From: Longing to Know

What actually happens in the act of knowing is that the relationship between clues and pattern, subsidiaries and focus, is not one of premises and deduced conclusion. When you see Magic Eye dolphins, you cannot fully express in words all the particulars on which you rely, nor all that the focus includes, let alone a step-by-step procedure you followed to move from the one to the other. You cannot express the particulars as premises, because prior to the actual act of integration–before your first-ever seeing of Magic Eye dolphins–you are in no position to articulate the very things that you must rely on if you are to integrate to the pattern. If anything makes the particulars premise-like, it might be that the focus is conclusion-like. Using the terminology then: before you can put the ‘conclusion’ in words, you must already by relying on the ‘premises’ that are on ly premises or clues in light of the ‘conclusion’ you have yet to uncover and express! Logical inference is too impoverished a procedure to capture the grand thing that is going on in the act of knowing.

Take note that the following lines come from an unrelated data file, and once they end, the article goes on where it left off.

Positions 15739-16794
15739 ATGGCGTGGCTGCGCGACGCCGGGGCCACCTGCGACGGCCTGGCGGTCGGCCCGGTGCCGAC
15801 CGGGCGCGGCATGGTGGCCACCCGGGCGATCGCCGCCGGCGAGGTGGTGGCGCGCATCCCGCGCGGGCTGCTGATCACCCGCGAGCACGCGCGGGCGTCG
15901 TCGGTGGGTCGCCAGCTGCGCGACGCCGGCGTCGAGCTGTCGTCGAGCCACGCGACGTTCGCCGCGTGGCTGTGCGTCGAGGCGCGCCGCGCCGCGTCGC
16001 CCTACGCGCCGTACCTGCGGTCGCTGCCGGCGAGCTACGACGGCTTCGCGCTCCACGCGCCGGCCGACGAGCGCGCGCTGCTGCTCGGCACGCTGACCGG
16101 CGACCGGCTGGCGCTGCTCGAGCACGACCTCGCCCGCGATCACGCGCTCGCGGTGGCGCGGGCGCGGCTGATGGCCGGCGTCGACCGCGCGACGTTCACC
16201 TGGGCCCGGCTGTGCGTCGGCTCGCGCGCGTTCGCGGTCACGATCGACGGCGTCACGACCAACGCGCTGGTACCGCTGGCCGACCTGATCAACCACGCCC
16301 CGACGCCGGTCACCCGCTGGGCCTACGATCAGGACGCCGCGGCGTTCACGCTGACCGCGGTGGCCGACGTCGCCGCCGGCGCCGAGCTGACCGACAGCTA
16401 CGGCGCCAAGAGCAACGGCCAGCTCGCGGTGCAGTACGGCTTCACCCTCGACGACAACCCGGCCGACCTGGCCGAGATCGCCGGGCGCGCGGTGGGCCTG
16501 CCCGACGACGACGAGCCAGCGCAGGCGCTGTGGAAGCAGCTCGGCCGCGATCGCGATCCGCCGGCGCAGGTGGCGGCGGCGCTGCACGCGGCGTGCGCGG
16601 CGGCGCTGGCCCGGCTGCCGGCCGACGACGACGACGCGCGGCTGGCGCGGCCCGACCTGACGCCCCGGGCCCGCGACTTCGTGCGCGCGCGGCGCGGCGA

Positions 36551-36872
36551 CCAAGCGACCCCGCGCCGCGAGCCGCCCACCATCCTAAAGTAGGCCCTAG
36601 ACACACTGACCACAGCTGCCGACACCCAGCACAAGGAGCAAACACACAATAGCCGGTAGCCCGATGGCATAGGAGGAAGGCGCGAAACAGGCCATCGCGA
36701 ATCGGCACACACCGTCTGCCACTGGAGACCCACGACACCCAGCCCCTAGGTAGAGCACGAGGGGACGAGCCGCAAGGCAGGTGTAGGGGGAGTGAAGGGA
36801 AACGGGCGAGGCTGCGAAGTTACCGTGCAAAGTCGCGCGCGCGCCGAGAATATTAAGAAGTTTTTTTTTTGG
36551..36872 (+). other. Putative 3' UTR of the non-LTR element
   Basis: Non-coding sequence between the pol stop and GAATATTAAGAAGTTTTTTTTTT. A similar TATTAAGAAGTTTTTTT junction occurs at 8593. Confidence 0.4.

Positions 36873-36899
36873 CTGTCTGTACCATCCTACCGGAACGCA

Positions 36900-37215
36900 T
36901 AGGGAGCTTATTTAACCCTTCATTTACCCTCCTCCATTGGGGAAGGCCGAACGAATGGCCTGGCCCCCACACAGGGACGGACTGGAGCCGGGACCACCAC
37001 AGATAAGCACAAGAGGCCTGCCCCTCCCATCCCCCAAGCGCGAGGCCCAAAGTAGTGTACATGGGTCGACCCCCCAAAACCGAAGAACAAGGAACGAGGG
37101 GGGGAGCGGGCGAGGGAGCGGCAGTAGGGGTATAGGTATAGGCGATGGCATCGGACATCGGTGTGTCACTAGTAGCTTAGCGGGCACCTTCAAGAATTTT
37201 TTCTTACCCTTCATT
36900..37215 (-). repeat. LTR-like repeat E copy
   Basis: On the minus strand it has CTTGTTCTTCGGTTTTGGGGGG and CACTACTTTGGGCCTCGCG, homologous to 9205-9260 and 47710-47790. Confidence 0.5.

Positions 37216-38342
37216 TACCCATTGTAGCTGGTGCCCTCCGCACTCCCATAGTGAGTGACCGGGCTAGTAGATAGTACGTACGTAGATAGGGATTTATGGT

From Longing to Know: The Philosophy of Knowledge for Ordinary People, Esther Lightcap Meek

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